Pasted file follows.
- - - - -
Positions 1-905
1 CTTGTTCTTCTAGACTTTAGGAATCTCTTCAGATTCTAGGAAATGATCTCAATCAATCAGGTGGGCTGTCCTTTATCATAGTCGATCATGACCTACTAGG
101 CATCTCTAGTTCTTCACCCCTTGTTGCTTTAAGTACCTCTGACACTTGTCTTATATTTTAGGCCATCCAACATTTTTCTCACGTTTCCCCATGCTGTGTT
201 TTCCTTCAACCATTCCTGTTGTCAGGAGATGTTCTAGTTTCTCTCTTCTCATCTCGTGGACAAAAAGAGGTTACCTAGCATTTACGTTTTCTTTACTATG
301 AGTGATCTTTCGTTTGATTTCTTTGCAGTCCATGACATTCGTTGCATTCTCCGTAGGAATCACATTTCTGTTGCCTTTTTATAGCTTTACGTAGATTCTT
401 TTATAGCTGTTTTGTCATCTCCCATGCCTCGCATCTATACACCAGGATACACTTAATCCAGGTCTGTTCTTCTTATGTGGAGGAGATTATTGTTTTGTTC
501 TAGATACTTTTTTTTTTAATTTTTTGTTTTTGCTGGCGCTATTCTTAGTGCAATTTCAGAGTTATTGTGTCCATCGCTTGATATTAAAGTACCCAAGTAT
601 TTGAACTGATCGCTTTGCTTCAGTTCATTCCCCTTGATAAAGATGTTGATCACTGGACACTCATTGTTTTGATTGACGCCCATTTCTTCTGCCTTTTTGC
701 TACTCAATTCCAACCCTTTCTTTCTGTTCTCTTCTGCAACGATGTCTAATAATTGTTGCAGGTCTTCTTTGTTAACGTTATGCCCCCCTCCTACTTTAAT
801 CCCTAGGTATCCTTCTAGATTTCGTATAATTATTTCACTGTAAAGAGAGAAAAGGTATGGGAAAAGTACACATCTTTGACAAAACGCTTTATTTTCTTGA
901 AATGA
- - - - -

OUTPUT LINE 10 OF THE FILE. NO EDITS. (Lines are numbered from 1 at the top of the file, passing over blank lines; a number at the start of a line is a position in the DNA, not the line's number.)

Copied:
801 CCCTAGGTATCCTTCTAGATTTCGTATAATTATTTCACTGTAAAGAGAGAAAAGGTATGGGAAAAGTACACATCTTTGACAAAACGCTTTATTTTCTTGA